In part one of this blog series, we went over the history of backup appliances and their downsides in today’s environment. Proprietary backup appliances—dedicated hardware used for aggregating and pushing backup data to the cloud—were meant to solve problems with cloud-based backup, mostly around slow transfers over limited-bandwidth networks. When cloud backups first became viable, network speed was a major issue across the industry. Slow backups could cause resource drain on an organization, and made backups to the cloud unappealing, forcing IT professionals to rely primarily on on-premises backup.
However, many businesses don’t need backup appliances anymore. In fact, they can shed some of the “weight” of the backup box by choosing a solution that was built cloud-first.
Storing backups exclusively on premises has some downsides. Not only do you have to pay for the local storage hardware and for ongoing management, but you also risk the possibility of permanently losing data if a site gets knocked out completely (say from a natural disaster). The classic “3-2-1” recoverability strategy stipulates that one copy of your data should be kept off site, yet setting up your own co-located secondary data center can be expensive.
Cloud storage can potentially eliminate these downsides. However, the laws of IT physics brought another challenge—local area networks (LAN) are typically faster than wide area networks (WAN). If you wanted fast backups (and more importantly, fast recovery), you either needed to keep them on-premises or you needed to come up with some other solution. Dedicated backup appliances were created to solve this problem. They acted as a convergence point to push backup data to the cloud during off hours, when the impact would be reduced, as well as a local place to store backup data.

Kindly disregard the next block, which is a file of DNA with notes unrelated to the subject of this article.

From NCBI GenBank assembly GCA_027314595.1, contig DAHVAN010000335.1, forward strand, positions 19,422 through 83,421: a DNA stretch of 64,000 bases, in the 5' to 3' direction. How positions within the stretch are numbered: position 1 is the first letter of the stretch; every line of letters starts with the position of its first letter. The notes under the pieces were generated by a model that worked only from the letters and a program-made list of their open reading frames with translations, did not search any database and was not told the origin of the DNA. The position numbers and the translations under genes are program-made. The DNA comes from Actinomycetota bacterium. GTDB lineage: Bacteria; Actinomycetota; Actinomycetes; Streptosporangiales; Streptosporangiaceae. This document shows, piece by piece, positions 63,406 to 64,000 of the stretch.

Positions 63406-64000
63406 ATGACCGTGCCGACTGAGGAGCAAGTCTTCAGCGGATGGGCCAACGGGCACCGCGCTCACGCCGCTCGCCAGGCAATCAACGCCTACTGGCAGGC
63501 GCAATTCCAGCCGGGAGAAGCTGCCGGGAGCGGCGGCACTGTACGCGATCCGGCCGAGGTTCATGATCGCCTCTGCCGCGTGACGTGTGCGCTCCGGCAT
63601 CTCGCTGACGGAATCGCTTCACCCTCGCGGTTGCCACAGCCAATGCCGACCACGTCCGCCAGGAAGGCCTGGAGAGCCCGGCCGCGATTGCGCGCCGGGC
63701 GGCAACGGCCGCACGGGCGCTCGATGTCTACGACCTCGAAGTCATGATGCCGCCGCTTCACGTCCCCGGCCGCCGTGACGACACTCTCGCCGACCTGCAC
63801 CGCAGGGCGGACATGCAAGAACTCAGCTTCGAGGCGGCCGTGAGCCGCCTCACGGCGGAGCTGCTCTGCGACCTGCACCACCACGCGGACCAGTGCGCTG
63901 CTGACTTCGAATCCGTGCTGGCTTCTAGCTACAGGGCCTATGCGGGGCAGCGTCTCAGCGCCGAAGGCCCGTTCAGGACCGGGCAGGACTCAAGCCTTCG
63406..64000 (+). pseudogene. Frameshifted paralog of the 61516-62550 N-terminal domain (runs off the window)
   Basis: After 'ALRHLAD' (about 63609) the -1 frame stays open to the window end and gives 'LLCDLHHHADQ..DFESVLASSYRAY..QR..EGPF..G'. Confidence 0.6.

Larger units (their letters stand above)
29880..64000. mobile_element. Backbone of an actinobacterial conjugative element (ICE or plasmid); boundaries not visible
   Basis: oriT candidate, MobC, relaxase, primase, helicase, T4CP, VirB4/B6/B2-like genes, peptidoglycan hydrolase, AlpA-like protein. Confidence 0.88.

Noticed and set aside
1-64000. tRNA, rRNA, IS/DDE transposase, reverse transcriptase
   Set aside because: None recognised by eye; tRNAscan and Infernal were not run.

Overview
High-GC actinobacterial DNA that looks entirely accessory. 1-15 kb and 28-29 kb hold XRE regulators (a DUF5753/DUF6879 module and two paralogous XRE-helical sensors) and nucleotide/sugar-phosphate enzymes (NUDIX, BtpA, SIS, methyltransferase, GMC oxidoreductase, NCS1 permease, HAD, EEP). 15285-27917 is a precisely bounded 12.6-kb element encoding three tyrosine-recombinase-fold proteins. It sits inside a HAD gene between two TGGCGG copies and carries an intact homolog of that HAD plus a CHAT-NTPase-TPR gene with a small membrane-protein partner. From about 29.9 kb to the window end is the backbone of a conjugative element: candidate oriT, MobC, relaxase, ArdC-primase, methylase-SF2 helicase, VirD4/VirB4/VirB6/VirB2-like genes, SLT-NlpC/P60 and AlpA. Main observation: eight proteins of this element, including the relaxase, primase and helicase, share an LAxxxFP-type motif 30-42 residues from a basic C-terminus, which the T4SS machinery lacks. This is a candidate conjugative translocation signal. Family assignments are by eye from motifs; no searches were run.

However, this method doesn’t really solve the problem—it simply relocates it. This type of appliance takes some burden off the network, but adds a new expense and a new single point of failure. All hardware is subject to failure, and if a backup aggregator appliance fails, backups are not taken, and RPO is potentially impacted.
If we shift our mindset from the assumption of “local first,” and instead create a backup product that is specifically optimized for sending data to/from a cloud location via the WAN, everything changes.
Sometimes, the biggest breakthroughs come due to constraints. Assuming you didn’t want aggregator hardware for your cloud-based backup, and you couldn’t make the WAN faster than the LAN, there’s one solution—make backup data smaller.
It makes sense—the smaller the amount of data being sent to the cloud, the shorter your daily backup time. The key is using a mixture of a few different techniques to make backups lightweight.
However, the real benefit comes from a more granular approach: block-level deduplication. In this instance, the backup solution focuses on specific data blocks within files for deduplication. This takes deduplication into overdrive; now, the system can simply look for block-level changes between backup versions.
For example, let’s say you have a PowerPoint presentation you’re working on. You simply want to swap out the footer on each slide. If you were using file-level deduplication, it would recognize the change to the file and back up the entire file to the cloud (as it is technically a new version of the file). However, with block-level deduplication, it can send only the block-level changes related to your edits to the PowerPoint’s footer. This makes the backup process far more efficient and sends far fewer blocks over the wire.